"It's not the usual Euro because it's in 11 countries and on top of it there's a pandemic which makes travelling even more difficult," Ceferin said in Rome.
"So every team will have to adapt to a special situation to finish this Euro."
A year after being postponed due to the pandemic, the 24-team tournament spread across 11 venues throughout Europe gets underway on Friday with Italy facing Turkey in front of an estimated 16,000 fans in a Stadio Olimpico filled to around a quarter of capacity.
Despite positive Covid-19 tests for players in the Spain, Sweden and Russia squads in the days building up to the kickoff, Ceferin remains confident the competition will continue without disruption until the final at Wembley on July 11.
"I don't think matches will be postponed," said the 53-year-old Slovenian.
"I think the 'bubbles' will be very strict, our health protocol is very strict.
"Even the officials who are vaccinated have to be tested before every single match.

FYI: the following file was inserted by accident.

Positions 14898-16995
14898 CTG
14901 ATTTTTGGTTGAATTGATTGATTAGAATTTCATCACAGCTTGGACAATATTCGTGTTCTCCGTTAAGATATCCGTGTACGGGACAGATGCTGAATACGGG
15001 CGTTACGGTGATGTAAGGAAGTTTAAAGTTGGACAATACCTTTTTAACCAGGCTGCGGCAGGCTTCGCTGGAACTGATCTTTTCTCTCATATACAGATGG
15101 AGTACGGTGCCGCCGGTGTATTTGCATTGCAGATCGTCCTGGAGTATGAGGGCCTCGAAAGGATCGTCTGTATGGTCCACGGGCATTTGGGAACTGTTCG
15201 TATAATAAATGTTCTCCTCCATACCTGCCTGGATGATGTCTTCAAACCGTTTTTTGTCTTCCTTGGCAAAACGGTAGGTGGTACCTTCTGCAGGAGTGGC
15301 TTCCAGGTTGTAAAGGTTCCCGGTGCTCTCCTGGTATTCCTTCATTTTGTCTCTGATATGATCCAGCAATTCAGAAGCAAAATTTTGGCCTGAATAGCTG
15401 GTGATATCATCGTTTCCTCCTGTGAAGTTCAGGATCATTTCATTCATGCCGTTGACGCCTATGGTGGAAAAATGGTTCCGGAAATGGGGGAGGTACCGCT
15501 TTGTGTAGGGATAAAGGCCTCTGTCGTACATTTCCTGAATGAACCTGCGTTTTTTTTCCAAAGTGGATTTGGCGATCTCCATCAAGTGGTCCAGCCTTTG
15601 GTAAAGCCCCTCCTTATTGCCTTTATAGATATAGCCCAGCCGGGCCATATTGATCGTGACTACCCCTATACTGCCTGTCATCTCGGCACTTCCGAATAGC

"We are all very much protected, the players even more, I think it's quite safe tournament.
"Of course you never know if a case happens, but I'm pretty confident that everything will be fine."
The decision to postpone last year was the right one, he believes, given that last year the tournament would have had to be played in empty stadiums.
"Now we've realised, it was good to postpone because last year we would have had Euro without fans and now at least we have a number of fans which is very important for the Euro because it's a festival of football.
"I believed from the beginning that the Euro would be on the way this year."